Looking Back at Fushimi Inari-taisha, Kyoto Japan

Looking Back

Hiking up the mountain at Fushimi Inari-taisha brings to you a near endless expanse of torii gates. This view is more simple, but still expresses the vast infinity you feel hiking through the mountains. This is early on and the deeper into the mountains you get the more the gates begin to thin out. The more too does nature take over and you less and less see other hikers. This is one of my favorite places in Japan, but please go early and be prepared to hike a long way to find some peace this wonderful place has to offer visitors.

Photo Technical Info

  • Aperture: ƒ/4
  • Camera: Canon EOS 5D Mark II
  • Taken: 15 November, 2015
  • Focal length: 16mm
  • ISO: 3200
  • Shutter speed: 1/80s
  • Title: Looking Back at Fushimi Inari-taisha, Kyoto Japan

Kyoto Temple

Not All Who Wander are Lost

I went on a walk searching for a temple. I got lost and it started to rain…hard.

It often happens to me during my travels. I tend to get lost, I even TRY to get lost. Sure I have my phone, so I am never TRULY lost, but believe me…I get lost. I also like to walk places. I feel like I get to see more and see the color of places if I walk. Sometimes I am detrimentally stubborn about it, but the wander is hard to satisfy.

This day, my wandering soul found this beautiful place at the top of a small hill. I am not entirely sure where in Kyoto it is, but this entry was very beautiful and nestled quietly away allowing for reflection. I generally don’t care for people in my photos, but this couple seemed to fit.

Photo Technical Info

  • Aperture: ƒ/4
  • Camera: Canon EOS 5D Mark II
  • Taken: 15 November, 2015
  • Focal length: 17mm
  • ISO: 2000
  • Shutter speed: 1/800s
  • Title: Kyoto Temple

Torii Gates in the Rain at Fushimi Inari-taisha, Kyoto Japan

Tripadvisor Hell

When I arrived at Fushimi Inari-taisha in Kyoto Japan there were a ton of people. I was also greeted with row after row of flags proclaiming the site on the best in Kyoto according to Tripadvisor (le sigh!). It’s not that I dislike Tripadvisor, on the contrary, they are often a relied upon site for travel info, but being voted one of the best also means TOURISTS!

I was quickly overwhelmed, despite arriving early with the throngs of people. I realized in order to find some degree of privacy I would need to do one of my favorite things…hike! Fushimi Inari-taisha is a vast tract of land expanding up into the surrounding mountainside. Many of the temples are a considerable and arduous cardiovascular trek into the hills, and soon I was leaving the masses behind and spending some much needed time in the Japanese wilderness. In the end I have to say, Tripadvisor got it right Fushimi Inari-taisha is one of the best sites in Kyoto!

Photo Technical Info

  • Aperture: ƒ/2.8
  • Camera: Canon EOS 5D Mark II
  • Taken: 15 November, 2015
  • Focal length: 16mm
  • ISO: 6400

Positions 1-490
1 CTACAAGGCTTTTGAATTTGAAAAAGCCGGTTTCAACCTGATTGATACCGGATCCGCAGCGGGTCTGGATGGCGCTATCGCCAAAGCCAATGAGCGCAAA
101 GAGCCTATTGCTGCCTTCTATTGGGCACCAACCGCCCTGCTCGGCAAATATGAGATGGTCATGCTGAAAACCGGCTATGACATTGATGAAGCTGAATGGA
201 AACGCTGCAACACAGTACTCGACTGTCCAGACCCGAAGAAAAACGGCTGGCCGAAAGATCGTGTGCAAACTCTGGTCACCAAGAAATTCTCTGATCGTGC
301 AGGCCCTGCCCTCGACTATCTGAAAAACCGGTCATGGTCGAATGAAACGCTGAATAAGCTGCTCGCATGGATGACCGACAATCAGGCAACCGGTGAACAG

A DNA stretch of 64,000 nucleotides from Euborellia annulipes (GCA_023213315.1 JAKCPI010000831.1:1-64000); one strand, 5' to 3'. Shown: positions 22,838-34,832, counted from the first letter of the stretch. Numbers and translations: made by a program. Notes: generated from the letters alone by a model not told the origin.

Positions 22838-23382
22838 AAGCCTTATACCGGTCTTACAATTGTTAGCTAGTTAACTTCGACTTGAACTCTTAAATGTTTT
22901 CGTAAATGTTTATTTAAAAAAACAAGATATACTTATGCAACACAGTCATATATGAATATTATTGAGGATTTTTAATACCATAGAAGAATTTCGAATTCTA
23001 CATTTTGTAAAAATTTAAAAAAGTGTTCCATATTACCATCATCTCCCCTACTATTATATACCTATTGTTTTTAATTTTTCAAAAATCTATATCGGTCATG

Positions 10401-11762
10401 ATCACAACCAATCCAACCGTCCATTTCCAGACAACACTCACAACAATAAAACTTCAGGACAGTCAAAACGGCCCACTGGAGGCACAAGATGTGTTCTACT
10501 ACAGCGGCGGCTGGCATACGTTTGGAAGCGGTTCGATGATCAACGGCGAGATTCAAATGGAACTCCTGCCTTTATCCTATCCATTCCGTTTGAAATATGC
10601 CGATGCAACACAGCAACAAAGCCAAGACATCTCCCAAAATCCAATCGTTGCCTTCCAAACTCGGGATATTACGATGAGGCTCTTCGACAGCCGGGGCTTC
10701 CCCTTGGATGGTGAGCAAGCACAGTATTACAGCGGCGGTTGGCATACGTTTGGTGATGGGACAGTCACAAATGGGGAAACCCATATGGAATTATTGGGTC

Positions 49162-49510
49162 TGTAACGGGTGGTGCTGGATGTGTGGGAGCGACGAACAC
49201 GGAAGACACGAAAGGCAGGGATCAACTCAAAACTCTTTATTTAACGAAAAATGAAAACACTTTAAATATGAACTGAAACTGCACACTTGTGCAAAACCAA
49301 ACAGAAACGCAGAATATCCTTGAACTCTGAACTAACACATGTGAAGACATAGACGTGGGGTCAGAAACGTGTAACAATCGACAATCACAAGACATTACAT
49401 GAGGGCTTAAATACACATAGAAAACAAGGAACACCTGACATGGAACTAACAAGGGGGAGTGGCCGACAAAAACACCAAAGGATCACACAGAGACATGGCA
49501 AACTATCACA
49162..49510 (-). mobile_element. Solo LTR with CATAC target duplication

• Location: 34° 57.996′ 0″ N 135° 46.5252′ 0″ E
  • Shutter speed: 1/160s
  • Title: Torii Gates in the Rain at Fushimi Inari-taisha, Kyoto Japan

Fox Prayer Card

Shinto Fox Prayer Cards

The major Shinto shrine in Kyoto, Japan is Fushimi Inari Taisha. It is one of the most amazing religious places I have see first hand (up there with Notre Dame and La Sagrada Familia). The Tori Gates go on and on and on, winding through the adjacent mountains and forests. The builders of this place must have loved nature or they wanted to get away from the THRONGS of people at the main entrance.

I have seen prayer cards before in Japan, but Fushimi Inari Taisha had several including these great fox faces. The fox is a messenger in Shinto (I am NO Shinto expert) and who better to carry your prayers! Many of the people drawing were quite good artists! This anime girl caught my attention among the row and rows of prayers.

Photo Technical Info

Ornate Door at Meiji Jingu


A quick post today…this door caught my eye when first entering Meiji Jingu. It’s a simple door, wonderfully carved but not the one you would go through. There is a much larger entry to the left, but I found this one…I don’t know why, but I was drawn to it’s smallness. I was drawn to it’s simplicity.

Prayers of the World

Writing your Dreams

I knew very little of Meiji Jingu Shrine before I visited. I knew what the guidebook told me about the space to honor the spirit of the Emperor and his wife. The site is full of tourists, but also with regular Japanese people spending time in ceremony. It was a strange cosmic convergences where the practitioners lost in the murmurations of prayer form some harmonious counterpoint with the wandering spirits of overwhelmed travelers. Perhaps we are one in the same, no different as we both seek something we can’t understand or begin to explain.

All Languages Welcome

One of the things people do at the temple is purchase one of these cards (Ema) to write their dreams. I am not certain dream is the correct word. Prayer is likely more accurate, but the former seemed accurate for the few cards that I could decipher. What struck me was the variety of language contained in the Ema. Shinto does not make some of the demands of other religions. You are generally not required to profess your faith, which seems a very open and inviting.